Industry to achieve export target of USD 100 bn in next five years: TPCI

NEW DELHI: With the government taking steps in the agriculture and food sector, industry will be able to achieve export target of USD 100 billion worth in the next five years by focusing on untapped global markets like Africa, Latin America, Middle East and Oceania, TPCI said on Wednesday.
The Trade Promotion Council of India (TPCI) said measures announced by the government for promoting the agri and food sector will help in boosting outbound shipments.
The amendment in the Essential Commodities Act will be a game changer, as it will make agriculture remunerative for farmers by bypassing the middleman, TPCI Chairman Mohit Singla said in a statement.
He said the move will lead to farmers connecting to the market of their choice and help monetise the produce through exports, plus help facilitating smooth inter-state trade.
“From the current USD 37 billion of exports, industry will be able to achieve export target of USD 100 billion worth in the next five years, while focusing upon untapped global markets namely, Africa, Latin America, Middle East and Oceania,” he said.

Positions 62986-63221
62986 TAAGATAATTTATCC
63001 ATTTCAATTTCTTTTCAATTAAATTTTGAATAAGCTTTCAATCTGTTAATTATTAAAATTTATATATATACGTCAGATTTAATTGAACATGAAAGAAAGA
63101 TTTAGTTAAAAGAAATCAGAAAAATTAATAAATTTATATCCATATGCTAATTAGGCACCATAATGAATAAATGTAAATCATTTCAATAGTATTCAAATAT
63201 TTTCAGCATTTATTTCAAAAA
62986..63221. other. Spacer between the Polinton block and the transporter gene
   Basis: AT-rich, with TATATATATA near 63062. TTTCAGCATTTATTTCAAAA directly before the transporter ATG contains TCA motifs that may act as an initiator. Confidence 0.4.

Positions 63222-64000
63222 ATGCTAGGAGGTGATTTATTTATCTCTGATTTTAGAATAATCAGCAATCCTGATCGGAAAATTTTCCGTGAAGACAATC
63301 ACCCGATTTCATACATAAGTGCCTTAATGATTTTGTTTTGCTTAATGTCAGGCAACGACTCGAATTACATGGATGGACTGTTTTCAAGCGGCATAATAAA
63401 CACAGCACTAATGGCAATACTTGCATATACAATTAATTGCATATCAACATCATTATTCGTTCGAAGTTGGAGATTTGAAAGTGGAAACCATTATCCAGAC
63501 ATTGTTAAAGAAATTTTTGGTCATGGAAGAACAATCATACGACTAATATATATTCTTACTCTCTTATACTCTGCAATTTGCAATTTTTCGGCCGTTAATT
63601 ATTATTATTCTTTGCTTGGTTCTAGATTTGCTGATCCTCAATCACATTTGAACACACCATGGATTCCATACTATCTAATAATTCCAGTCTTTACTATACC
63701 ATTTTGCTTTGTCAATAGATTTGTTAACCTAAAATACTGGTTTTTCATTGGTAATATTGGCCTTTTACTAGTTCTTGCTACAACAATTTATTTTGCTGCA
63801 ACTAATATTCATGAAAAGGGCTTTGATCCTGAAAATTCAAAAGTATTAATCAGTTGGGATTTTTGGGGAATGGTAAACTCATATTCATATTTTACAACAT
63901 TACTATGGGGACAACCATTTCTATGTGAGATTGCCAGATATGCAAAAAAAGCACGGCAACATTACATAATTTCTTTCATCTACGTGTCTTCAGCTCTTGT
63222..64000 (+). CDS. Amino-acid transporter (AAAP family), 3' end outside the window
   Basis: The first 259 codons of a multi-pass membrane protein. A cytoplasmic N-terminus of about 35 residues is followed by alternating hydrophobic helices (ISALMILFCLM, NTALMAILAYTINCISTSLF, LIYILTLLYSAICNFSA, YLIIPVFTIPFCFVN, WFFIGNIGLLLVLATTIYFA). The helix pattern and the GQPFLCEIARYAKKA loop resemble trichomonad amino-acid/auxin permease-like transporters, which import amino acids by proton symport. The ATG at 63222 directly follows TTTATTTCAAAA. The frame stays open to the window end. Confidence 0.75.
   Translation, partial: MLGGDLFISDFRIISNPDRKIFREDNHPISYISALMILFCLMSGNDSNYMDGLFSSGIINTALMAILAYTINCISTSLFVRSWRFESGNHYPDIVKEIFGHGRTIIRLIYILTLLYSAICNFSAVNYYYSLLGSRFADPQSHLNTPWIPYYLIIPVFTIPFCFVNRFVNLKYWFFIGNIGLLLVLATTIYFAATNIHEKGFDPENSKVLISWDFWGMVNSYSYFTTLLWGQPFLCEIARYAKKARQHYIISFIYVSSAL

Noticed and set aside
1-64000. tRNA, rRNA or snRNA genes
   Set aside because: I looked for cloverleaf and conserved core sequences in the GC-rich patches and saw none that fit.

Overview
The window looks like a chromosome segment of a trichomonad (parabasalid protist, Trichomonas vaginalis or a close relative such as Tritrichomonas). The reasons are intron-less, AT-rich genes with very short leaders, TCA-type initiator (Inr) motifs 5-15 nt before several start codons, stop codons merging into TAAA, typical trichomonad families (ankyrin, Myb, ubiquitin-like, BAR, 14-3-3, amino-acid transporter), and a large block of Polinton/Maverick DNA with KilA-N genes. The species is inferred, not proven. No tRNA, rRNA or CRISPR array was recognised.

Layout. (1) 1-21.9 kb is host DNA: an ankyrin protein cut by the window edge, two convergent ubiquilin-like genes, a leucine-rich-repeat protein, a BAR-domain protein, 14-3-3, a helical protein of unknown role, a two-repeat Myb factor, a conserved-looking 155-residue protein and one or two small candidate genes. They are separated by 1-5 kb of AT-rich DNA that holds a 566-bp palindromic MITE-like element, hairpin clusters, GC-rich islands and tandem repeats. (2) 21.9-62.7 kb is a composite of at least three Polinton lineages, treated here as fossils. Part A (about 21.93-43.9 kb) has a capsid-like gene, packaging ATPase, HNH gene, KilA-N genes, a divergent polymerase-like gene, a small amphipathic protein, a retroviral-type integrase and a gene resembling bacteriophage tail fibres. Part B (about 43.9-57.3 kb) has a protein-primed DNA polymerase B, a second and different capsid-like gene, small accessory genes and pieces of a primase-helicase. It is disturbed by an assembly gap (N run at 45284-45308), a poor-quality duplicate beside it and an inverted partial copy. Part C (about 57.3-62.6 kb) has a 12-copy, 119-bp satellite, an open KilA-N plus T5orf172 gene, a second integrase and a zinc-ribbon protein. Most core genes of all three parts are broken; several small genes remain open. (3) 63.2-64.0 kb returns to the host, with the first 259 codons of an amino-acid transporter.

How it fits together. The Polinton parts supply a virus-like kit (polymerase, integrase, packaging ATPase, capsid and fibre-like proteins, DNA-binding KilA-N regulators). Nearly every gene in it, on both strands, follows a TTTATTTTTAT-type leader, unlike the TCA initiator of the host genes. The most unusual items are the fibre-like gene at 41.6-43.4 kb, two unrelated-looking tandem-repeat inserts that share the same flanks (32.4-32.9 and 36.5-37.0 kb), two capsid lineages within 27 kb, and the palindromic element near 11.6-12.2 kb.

He added that the measures announced will help in diversification of export products, which will reduce dependency on just four to five commodities for exports.
New inclusions like cereals, fresh fruits, edible oils, oilseeds, pulses, dairy products and fisheries in the food portfolio will further boost export, Singla said.
“The scheme for formalisation of micro enterprise, wherein almost 2.5 lakh emerging smaller entrepreneurs will enter the fray, will lead to more primary producers feeding the bigger ancillary units to reduce the farm wastage and make Indian agro-food industry competitive,” he said.
Further, he said the animal husbandry infrastructure development fund will address the infrastructure and logistics gaps and strengthen the value chain.
Creation of good infrastructure along with a healthy animal population will make the dairy industry competitive against China, which often hinders export citing FDA (Food and Drug Administration) regulations,” he added.
He also suggested that branding agri-products through geographical indication (GI) would realise higher returns in global markets.

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